The racks include a numbering system. Figure 2-6 depicts the fixture as it would appear looking through the chamber door showing the alphabetic row designation used. The upper 7 rows are labeled A through G and the lower 7 rows are labeled H through N in counterclockwise order.

The row designation is accompanied by a numeric depth starting with number 1 located in front next to the door and ending with the last usable location, number 5, at the rear of the chamber. This is illustrated in Figure 2-7 which shows a bird’s eye view of the rack numbering.

Figure 2-7 from The Final Report for Millenniata DVD Testing
Figure 2-7. Chamber Layout Top View

This location numbering system was used throughout the test to record disc positions.

In addition to the common hazards of temperature chamber operation this test required extra safety precautions due to the 3.2kW light array.

While the fixture was designed for elevated temperatures and light levels it was important to inspect the wiring for melting or any other degradation that would indicate the system was being overstressed by the conditions. This was imperative since during the adjustment phase direct handling of the fixture while energized was necessary, increasing the consequences of system failure.

In addition to the electrocution hazard posed by the fixture, the light itself was a danger. Because the lamps used in this test were chosen for their representation of sunlight they are not filtered for ultraviolet radiation. Consequently, at the irradiance levels encountered while adjusting the fixture, sunburns and eye damage were a major concern. Due to the warm up and cool down periods inherent to metal halide lamps it was necessary to run the lights with the chamber open during all adjustments. This posed a danger for both those adjusting the fixture and bystanders.

To protect uninvolved people, spectra welding curtains which block the dangerous wavelengths below 500nm were set up around the chamber door and the viewing window of the chamber was covered.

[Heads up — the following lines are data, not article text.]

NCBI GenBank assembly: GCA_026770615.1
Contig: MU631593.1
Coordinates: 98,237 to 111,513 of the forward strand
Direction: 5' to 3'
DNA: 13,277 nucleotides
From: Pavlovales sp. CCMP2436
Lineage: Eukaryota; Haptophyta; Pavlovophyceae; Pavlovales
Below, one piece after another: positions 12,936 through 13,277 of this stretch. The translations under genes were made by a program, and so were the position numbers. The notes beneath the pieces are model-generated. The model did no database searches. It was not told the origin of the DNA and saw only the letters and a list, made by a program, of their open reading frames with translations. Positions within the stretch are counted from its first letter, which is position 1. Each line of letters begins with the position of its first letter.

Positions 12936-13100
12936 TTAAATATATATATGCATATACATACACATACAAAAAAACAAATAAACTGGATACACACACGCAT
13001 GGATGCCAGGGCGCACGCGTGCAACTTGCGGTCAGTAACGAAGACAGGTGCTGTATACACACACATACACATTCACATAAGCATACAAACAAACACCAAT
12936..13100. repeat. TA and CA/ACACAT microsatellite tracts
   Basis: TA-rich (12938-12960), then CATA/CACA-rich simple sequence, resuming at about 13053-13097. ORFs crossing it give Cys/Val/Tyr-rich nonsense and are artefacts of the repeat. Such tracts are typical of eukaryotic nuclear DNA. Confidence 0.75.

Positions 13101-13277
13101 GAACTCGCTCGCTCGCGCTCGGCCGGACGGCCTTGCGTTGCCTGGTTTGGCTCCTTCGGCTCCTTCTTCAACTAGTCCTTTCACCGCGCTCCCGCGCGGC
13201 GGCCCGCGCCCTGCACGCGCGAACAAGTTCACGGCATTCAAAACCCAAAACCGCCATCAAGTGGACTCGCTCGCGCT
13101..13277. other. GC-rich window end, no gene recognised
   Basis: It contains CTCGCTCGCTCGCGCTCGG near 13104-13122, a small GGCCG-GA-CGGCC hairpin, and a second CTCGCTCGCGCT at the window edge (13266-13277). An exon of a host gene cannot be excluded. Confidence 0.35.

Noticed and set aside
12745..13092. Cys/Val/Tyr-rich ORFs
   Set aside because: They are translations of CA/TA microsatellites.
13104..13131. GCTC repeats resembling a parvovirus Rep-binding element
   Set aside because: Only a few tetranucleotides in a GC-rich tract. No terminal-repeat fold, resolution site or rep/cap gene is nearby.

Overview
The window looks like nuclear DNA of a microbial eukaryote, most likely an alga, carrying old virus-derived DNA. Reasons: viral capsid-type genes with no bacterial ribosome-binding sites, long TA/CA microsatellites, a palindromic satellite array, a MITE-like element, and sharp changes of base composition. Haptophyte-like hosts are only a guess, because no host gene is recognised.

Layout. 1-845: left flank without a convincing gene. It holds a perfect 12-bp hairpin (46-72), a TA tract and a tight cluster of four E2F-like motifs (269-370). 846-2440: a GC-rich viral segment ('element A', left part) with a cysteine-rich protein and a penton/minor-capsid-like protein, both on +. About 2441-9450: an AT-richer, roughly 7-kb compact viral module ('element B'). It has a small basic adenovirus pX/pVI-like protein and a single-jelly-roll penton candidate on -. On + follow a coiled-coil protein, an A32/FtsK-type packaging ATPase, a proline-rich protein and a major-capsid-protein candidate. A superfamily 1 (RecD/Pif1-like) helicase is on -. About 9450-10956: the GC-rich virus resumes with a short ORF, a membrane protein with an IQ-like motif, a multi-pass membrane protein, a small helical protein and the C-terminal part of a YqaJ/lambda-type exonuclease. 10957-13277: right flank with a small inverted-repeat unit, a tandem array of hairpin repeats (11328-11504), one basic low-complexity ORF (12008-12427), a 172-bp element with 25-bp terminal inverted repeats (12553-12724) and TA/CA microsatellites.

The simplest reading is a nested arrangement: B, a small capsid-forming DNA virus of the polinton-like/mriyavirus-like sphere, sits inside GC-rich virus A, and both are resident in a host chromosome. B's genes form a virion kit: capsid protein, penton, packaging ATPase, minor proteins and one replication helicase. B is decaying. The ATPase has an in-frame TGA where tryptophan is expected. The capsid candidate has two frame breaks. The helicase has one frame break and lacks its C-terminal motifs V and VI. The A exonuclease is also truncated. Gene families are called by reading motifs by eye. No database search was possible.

For the operator head to toe covering was required. A welding helmet with a #10 shade was used to shield the eyes and face. Underneath the welding helmet a nomex hood was worn to protect the neck and uncovered portions of the head from light and heat. For protection of the arms and torso, in addition to a long sleeve shirt, a multilayer jacket was donned. The jacket had cuffs which could be tightened over the wrist to improve maneuverability as well as preventing entrance of light. These cuffs were tightened over sheepskin gloves with extra long gauntlets. The close fitting sheepskin was necessary for dexterity during the irradiance adjustment process. In addition to the gloves and other protective gear long pants were worn with leather shoes.

While the fixture was designed around the target irradiance, significant adjustment was needed to bring every disc location to the correct level. The first step in adjusting the assembly was hanging the racks an appropriate distance apart. This was done by trial and error. The lights were turned on and the irradiance was measured at various locations on both racks, the racks were then moved and process repeated. At the final position the lower rack holding bracket was located 14” above the floor chamber and the upper rack bracket was located 47” above the chamber floor.

Once this preliminary adjustment was completed the individual rows were all rotated to point at the center of the lamp array and tightened down enough to prevent movement during further adjustment and the test itself. The lights were then turned on and irradiance measurements taken to determine if the radiation pattern was reasonably consistent from the front to the back of the chamber. This was not the case and the lights were de-energized to move the two bulb clusters farther apart and closer to the front of the chamber. After adjustment proper irradiance levels were attainable from the door to depth 5.

With the major adjustments finished the chamber was ready for adjustment and recording of light levels at every disc location. To do this, the chamber was filled with a representative sample of discs and the lights were allowed to burn at room temperature for over an hour. The irradiance at each position was then adjusted by moving the aluminum nuts and taking a reading. When the reading appeared to be close to the desired irradiance, the chamber door was shut and the irradiance recorded. After every location was measured, the lights were extinguished and the nuts were tightened against each other to lock in the adjustments. This process was performed on all 70 usable locations and took two people a day to complete.